Both Israel and the early Christians were convinced that God had indeed provided a path to salvation, a path that is inextricably linked with the divine revelation of the perspectives, the principles, and the promises of faith and worship that please God. Both Israel and the early Christians were convinced that such a divine revelation had taken place in Israel. Jews were convinced that such a saving revelation had occurred in the history of the descendants of Abraham. And the early Christians were convinced that the climax of God’s saving revelation had taken place in the person and history of Jesus of Nazareth, the messianic Son of Man. Both Israel and the early Christians held that other systems of faith and worship were human—grounded in human concerns, framed by human beings, and controlled by human ideas about deities and sacrifices.[3]

(6)  Salvation can be found only in Christ, the unique Savior. Therefore, other religions cannot save. Jesus himself asserted, “I am the way, truth, and life. No one comes to the Father except through me” (John 14:6). Peter declared that there are no other avenues of salvation (Acts 4:12). Paul’s message was consistent: Faith in Christ is necessary for salvation (Rom 10:9-17).

(7) Dialogue with members of other religion is valid and can serve to build relationships, express friendship, display respect, clarify the distinct theological positions, grow in mutual understanding, uncover weaknesses in our own faith and practice, advance the sanctity of human life, and promote civil peace.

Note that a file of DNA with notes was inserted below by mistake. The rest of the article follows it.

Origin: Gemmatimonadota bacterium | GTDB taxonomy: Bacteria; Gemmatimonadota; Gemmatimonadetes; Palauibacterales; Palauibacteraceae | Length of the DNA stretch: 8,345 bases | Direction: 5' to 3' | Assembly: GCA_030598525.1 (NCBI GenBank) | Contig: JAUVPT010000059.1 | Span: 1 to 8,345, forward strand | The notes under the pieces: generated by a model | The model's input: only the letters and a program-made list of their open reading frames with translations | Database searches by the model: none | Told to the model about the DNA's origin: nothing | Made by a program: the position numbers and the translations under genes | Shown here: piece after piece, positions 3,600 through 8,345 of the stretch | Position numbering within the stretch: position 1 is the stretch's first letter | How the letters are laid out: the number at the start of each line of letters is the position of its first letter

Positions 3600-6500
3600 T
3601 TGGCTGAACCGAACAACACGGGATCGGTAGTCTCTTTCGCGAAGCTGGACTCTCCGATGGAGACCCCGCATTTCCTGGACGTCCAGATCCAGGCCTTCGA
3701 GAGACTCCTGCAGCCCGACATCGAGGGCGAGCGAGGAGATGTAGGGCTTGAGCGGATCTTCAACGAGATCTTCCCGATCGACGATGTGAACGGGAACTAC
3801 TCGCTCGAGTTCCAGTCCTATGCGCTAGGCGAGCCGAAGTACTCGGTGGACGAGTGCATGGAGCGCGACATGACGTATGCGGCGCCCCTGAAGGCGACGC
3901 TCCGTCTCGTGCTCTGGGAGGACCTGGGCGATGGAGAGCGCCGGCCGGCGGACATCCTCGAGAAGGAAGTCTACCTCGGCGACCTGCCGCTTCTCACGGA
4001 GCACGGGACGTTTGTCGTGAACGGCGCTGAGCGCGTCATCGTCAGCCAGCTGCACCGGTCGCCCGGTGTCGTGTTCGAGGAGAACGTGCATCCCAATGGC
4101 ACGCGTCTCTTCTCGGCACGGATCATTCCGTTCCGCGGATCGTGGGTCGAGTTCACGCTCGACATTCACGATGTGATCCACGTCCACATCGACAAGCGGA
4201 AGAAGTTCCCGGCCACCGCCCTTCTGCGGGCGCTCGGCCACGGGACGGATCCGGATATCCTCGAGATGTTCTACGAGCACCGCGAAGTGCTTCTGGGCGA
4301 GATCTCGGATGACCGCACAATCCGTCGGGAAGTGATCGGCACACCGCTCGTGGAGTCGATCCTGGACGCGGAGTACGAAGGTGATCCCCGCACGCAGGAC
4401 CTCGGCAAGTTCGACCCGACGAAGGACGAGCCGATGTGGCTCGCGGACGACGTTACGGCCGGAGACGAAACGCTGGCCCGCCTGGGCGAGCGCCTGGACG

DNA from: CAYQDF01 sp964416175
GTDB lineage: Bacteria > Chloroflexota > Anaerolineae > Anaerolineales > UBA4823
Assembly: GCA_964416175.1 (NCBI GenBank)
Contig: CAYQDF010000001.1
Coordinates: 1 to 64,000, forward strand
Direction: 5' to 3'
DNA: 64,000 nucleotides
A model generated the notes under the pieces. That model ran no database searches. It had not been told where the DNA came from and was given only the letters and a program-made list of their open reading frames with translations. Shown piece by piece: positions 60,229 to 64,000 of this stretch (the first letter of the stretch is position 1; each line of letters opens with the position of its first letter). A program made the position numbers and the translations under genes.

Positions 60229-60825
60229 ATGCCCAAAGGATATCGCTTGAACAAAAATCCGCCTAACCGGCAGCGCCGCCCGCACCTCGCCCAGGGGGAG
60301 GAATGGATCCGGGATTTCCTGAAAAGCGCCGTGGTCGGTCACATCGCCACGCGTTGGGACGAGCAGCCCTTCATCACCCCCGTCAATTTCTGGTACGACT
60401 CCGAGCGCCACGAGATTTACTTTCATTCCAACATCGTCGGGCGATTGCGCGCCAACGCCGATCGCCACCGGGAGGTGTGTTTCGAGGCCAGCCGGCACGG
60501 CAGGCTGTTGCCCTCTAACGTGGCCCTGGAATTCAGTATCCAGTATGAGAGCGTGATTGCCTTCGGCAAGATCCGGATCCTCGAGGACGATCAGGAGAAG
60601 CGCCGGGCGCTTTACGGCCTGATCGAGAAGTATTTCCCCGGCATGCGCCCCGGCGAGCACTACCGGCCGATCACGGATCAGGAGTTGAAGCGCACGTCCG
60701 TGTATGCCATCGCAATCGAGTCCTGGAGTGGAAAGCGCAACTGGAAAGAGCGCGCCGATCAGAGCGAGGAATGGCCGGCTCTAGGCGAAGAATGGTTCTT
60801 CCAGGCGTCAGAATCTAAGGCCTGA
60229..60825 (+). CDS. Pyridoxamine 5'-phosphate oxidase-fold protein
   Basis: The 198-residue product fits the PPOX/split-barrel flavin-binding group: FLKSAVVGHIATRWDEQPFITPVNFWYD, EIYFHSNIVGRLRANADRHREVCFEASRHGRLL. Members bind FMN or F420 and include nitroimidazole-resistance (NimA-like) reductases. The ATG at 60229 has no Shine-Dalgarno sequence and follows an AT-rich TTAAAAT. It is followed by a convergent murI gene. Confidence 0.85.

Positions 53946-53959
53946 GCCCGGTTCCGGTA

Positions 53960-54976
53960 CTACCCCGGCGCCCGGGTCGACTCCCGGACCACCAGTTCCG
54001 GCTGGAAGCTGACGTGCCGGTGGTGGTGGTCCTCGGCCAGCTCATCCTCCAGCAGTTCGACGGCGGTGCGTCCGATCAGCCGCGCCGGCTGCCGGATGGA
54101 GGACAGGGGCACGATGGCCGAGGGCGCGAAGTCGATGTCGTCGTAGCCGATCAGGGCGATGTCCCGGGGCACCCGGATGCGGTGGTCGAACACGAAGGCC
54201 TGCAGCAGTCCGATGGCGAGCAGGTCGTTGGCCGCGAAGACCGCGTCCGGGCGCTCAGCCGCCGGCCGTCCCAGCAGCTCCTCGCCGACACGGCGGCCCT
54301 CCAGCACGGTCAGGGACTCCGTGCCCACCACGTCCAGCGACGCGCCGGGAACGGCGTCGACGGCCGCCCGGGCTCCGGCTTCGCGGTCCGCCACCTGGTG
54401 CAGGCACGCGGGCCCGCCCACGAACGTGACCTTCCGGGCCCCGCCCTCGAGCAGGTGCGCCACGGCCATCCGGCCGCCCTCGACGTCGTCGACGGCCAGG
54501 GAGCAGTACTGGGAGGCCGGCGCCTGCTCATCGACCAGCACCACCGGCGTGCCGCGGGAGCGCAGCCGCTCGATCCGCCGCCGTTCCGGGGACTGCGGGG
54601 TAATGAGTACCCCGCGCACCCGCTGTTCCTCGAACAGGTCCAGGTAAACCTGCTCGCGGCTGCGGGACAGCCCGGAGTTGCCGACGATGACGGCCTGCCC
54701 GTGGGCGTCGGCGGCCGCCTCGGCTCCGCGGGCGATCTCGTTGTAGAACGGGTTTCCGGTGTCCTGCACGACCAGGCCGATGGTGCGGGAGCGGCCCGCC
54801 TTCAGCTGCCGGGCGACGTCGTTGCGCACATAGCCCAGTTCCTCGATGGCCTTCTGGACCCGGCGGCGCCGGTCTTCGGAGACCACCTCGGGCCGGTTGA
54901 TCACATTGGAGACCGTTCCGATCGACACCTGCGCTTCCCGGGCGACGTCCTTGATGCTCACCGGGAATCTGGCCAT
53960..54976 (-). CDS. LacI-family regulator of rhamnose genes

(8)  Since faith in Christ is necessary for salvation, Christians desire, pray for, and work toward the salvation of all people, including members of other religions. Such mission and witness is not “arrogant” or “hate speech” as some in our pluralistic society claim, but loving and necessary. Schnabel states it well:

While the apostle Paul would not have wanted to justify or promote injustice and conflict, and while he certainly did not believe that he had “exhausted” the depth of the riches and wisdom and knowledge of God (Rom 11:33-35; cf. Phil 3:12), he was convinced of the truth of his theological affirmations, of the deception of secular religions, of the fact that God now provides salvation only on account of the death and resurrection of Jesus Christ, and of the reality of God’s judgment. Paul was a missionary, not a religionist involved in a dialogue that proceeds from the assumption that God is present in all religions, that salvation is possible through all faiths and ideologies, and that God’s Spirit is at work in all religions, faiths, and ideologies. Paul did not suggest that Athenians who worship Zeus, or Isis, or the emperor, “walk together” with him “towards the fullness of truth.” Paul was convinced that pagan religiosity and spirituality constitute a deliberate rebellion against God. Paul did not hesitate to call idol worshipers fools whose religious activities demonstrate futile ignorance that is devoid of salvation. Paul never abandons his conviction that the sole criterion for valid religious knowledge and for relevant spiritual truth is God’s revelation in Jesus, the crucified and risen Messiah (Rom 3:21-26; 1 Cor 1:23-24; 2:2).[4]

[1] Harold Netland, Encountering Religious Pluralism (Downers Grove, Ill.: InterVarsity, 2001), p. 328.

[2] John R. W. Stott, Christian Mission in the Modern World (London: Falcon, 1975), p. 69.

[3] Eckhard J. Schnabel, “Other Religions: Saving or Secular?” in Faith Comes by Hearing: A Response to Inclusivism (Downers Grove, Ill.: InterVarsity, 2008), pp. 98-99.

[4] Ibid., p 117.